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Aquifer capacity use debate rages on in Aiken County as DHEC meeting approaches

September 4, 2018

The vast majority of Aiken County uses groundwater from aquifers for cooking, bathing, drinking and farming. However, trends have emerged from data collected by the South Carolina Department of Health and Environmental Control that show aquifer levels have been dropping over the past few decades.

Aiken City Council first requested Aiken be considered for Capacity Use in July 2016.

The city’s request followed growing concerns from some Windsor citizens over a 2,000-acre potato farm that came to Aiken in 2013.

“I’m concerned with what’s going to happen if we don’t protect that water for future generations,” Aiken Mayor Rick Osbon said. Osbon confirmed the city is still in support of capacity use for parts of Aiken.

These so-called “mega-farms” are a large part of South Carolina’s agricultural economy. However, concerns are being raised over whether the drain of mega-farms on South Carolina’s water supply is too much for the aquifers to handle.

DHEC’s studies and aquifer trends

DHEC’s recent report titled ” A Preliminary Assessment of the Groundwater Conditions ” analyzed trends in aquifers across the seven counties in the proposed Western Capacity Use Area. The trends show – although groundwater levels fluctuate over time – they have been gradually declining in some areas, over the course of decades before some mega-farms even came to the state.

In the study, the McQueen aquifer, an important source of groundwater for residents and farms in Aiken, was observed to have declined roughly 5 feet since 2001.

“My concern is not necessarily that we’re in a crisis today,” County Council Chairman Gary Bunker said. “But it’s what we’re looking at tomorrow, and we want to be within a regulatory framework that, if and when worse comes to worst, we have an option to be able to do something about that.”

Water, Bunker said, is a finite resource. Some western areas of the country have already experienced shortages due to droughts.

The concern raised is whether the unregulated use of water withdrawal in Aiken by mega-farms adds an additional strain on an already finite resource. As population increases and the demand for water increases, shortages are already potentially at play.

“Demands on the groundwater resource will continue to increase with a growing population,” states the assessment.

According to the assessment, the population of Aiken County was 160,099 in 2010 and is expected to increase to nearly 182,500 by 2030, a 14 percent population increase. Other areas of South Carolina, particulalry along the coast, are growing more rapidly.

The DHEC assessment “reported groundwater withdrawals in the region have steadily increased and groundwater level declines have been observed” in the counties of concern and as declines are expected to continue, adverse impacts to the aquifers will become “more frequent and serious over time.”

To allow aquifers the chance to rebound, the DHEC report says regulation “may be needed” and is gathering public input on the issue. A public meeting will be held in Columbia on Sept. 13 to discuss the proposed Western Capacity Use Area, which would include parts of Aiken County.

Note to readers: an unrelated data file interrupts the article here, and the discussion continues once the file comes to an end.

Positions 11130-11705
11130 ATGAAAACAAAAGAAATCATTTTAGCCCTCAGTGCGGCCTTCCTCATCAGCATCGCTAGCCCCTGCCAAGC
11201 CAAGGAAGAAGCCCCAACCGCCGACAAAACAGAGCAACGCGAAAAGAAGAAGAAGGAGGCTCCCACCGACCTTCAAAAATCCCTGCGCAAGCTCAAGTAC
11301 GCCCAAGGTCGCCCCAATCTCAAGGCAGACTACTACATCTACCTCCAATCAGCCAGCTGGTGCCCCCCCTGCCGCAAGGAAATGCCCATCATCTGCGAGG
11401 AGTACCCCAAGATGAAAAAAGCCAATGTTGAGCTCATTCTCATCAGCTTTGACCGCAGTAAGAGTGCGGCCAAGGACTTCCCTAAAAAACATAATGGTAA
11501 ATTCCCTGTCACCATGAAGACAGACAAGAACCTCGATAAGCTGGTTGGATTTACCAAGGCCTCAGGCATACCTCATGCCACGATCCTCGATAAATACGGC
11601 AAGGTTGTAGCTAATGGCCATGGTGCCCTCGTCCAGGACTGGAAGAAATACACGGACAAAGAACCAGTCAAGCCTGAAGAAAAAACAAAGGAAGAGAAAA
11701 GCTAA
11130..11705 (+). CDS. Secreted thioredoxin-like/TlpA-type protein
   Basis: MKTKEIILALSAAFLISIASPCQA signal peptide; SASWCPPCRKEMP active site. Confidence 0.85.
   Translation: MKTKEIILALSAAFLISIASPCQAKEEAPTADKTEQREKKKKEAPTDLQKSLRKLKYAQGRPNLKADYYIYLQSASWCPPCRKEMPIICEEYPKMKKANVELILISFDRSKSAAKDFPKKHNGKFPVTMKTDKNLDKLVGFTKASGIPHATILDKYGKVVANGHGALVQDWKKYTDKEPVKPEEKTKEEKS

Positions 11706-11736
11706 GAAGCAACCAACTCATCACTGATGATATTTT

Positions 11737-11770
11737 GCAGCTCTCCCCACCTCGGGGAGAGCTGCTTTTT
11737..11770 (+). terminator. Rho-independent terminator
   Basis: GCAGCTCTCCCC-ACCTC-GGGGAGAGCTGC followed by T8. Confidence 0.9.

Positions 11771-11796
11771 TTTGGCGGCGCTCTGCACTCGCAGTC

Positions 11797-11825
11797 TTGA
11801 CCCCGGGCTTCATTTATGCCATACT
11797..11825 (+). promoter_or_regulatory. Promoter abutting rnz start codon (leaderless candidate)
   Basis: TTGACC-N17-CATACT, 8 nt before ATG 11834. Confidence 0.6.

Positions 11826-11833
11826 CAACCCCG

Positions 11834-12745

What would capacity use mean for Aiken?

Capacity Use is a DHEC program requiring a permit be approved for withdrawal and use of 3 million gallons of water (or more) from aquifers.

Four capacity use areas currently exist in South Carolina, but Aiken is currently unregulated for groundwater withdrawal.

Although capacity use requires permits, DHEC rarely denies these permits to farms, individuals or organizations.

Support and Opposition

In addition to city and county officials, those in support of Capacity Use in Aiken include grassroots organizations, citizen activists and some small farmers.

Concerned Citizens Safeguarding South Carolina Water, a local group interested in aquifer impacts to small farmers, claim “small farmers will be some of the first ones hurt” if capacity use is not considered.

Aiken Land Conservancy is also in support of capacity use.

The S.C. Farm Bureau is among those not in favor of capacity use in Aiken currently.

The Farm Bureau said it is “paramount these decisions are made after the work of updating the 2004 State Water Plan is complete, all of the facts are reviewed, and public input is provided” in a press release.

The organization also states more government regulations, without further scientific study on how much current water withdrawal impacts aquifers, should not be put in place due to a “community conflict which began in Aiken County.”

“We are not opposed to capacity use,” said Stephanie Sox, director of Promotion and Education with S.C. Farm Bureau. “However, we do not believe that new regulation should be placed on farmers without enough scientific study.”

Sox said the farm bureau would prefer a decision be made on capacity use following the results of a study that will be completed in February 2019, and that if the data supports the need for capacity use, then the farm bureau will support the state’s decision.

Bunker said he does not think mega-farms are “villains” in this situation, and no complex issue like aquifer decline is black-and-white.

“They’re doing nothing that any good businessman wouldn’t do,” Bunker said. “But when you see one farm taking nearly as much water as the city of Aiken draws, that should tell us that this is something we have to look at.”

The public meeting on the Proposed Western Capacity Use area will be held at 10 a.m. on Sept. 13 at 2600 Bull Street in Columbia.

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